Understanding expressive communication is essential to building technologies that address our needs and improve our well-being. But technologies that recognize language and nonverbal behavior can also pose risks. That’s why we require that all commercial applications incorporating our APIs adhere to the ethical guidelines of The Hume Initiative.
- Use inductive methods to identify the expressive signals that matter for your application. Even if you are interested in a specific emotion like “anger,” how that emotion is expressed depends on setting: anger on a football field sounds different than anger on a customer service call. Our models succinctly compress the representation of emotional expression so that, even with limited data, you can examine how their outputs can be used in your specific research or application setting. You can do this by using statistical methods like regression or classification, or by examining the distribution of expressions in your data using our Playground.
- Never assume a one-to-one mapping between emotional experience and expression. The outputs of our models should be treated as measurements of complex expressive behavior. We provide labels to our outputs indicating what these dimensions of expression are often reported to mean, but these labels should not be interpreted as direct inferences of how someone is feeling at any given time. Rather, “a full understanding of emotional expression and experience requires an appreciation of a wide degree of variability in display behavior, subjective experience, patterns of appraisal, and physiological response, both within and across emotion categories” (Cowen et al., 2019).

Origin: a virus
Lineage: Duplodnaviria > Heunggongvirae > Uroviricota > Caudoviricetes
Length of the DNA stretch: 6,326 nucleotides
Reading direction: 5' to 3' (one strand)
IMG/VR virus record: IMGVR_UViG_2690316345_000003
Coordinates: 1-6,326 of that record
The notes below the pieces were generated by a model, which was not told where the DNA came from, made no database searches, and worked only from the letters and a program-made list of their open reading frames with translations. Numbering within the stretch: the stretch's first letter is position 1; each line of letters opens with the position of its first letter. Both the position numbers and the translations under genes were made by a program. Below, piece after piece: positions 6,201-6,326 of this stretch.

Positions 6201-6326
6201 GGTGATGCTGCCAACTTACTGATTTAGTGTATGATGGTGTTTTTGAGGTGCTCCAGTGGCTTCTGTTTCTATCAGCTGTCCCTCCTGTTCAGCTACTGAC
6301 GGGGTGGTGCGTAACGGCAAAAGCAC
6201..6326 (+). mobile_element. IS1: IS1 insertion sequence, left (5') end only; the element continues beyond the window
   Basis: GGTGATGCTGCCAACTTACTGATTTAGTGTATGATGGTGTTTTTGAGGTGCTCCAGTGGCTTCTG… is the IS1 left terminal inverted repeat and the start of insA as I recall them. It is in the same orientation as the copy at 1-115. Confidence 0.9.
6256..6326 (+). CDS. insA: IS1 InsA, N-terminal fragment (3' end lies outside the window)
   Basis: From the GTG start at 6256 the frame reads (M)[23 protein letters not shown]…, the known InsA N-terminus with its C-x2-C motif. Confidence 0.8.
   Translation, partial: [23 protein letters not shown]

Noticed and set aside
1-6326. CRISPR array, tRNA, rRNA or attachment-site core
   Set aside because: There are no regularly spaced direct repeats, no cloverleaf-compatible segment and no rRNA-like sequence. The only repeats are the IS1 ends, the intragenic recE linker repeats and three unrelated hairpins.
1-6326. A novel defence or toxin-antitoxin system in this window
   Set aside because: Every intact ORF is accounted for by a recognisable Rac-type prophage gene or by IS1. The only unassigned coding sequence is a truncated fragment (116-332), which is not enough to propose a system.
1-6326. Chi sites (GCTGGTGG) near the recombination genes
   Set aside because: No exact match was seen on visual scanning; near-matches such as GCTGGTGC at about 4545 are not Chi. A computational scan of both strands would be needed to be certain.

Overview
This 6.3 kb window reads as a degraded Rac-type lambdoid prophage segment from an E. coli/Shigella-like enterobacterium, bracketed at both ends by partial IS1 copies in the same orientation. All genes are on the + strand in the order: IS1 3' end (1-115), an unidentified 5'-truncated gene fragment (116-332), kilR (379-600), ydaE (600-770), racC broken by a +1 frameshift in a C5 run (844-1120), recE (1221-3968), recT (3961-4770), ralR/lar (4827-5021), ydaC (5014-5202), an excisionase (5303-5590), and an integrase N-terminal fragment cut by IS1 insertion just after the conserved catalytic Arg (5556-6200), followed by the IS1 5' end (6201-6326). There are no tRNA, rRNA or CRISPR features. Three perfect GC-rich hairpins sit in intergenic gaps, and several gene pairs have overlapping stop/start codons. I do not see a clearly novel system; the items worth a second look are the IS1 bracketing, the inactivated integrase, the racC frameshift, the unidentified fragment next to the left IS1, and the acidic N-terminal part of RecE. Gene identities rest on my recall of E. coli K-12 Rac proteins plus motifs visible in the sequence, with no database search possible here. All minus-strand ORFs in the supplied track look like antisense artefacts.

- Never overlook the nuances in emotional expression. For instance, avoid the temptation to focus on just the top label. We provide interactive visualizations in our Playground to help you map out complex patterns in real-life emotional behavior. These visualizations are informed by recent advances in emotion science, departing from reductive models that long “anchored the science of emotion to a predominant focus on prototypical facial expressions of the “basic six”: anger, disgust, fear, sadness, surprise, and happiness,” and embracing how “new discoveries reveal that the two most commonly studied models of emotion—the basic six and the affective circumplex (comprising valence and arousal)—each capture at most 30% of the variance in the emotional experiences people reliably report and in the distinct expressions people reliably recognize.” (Cowen et al., 2019)
- Account for culture-specific meanings and display tendencies. Studies have routinely observed subtle cultural differences in the meaning of expressions as well as broader “variations in the frequency and intensity with which different expressions were displayed” (Cowen et al., 2022). Given these differences, empathic AI applications should be tested in each population in which they are deployed and fine-tuned when necessary.
Read about the science behind our models if you’d like to delve deeper into how they work.
Updated 5 months ago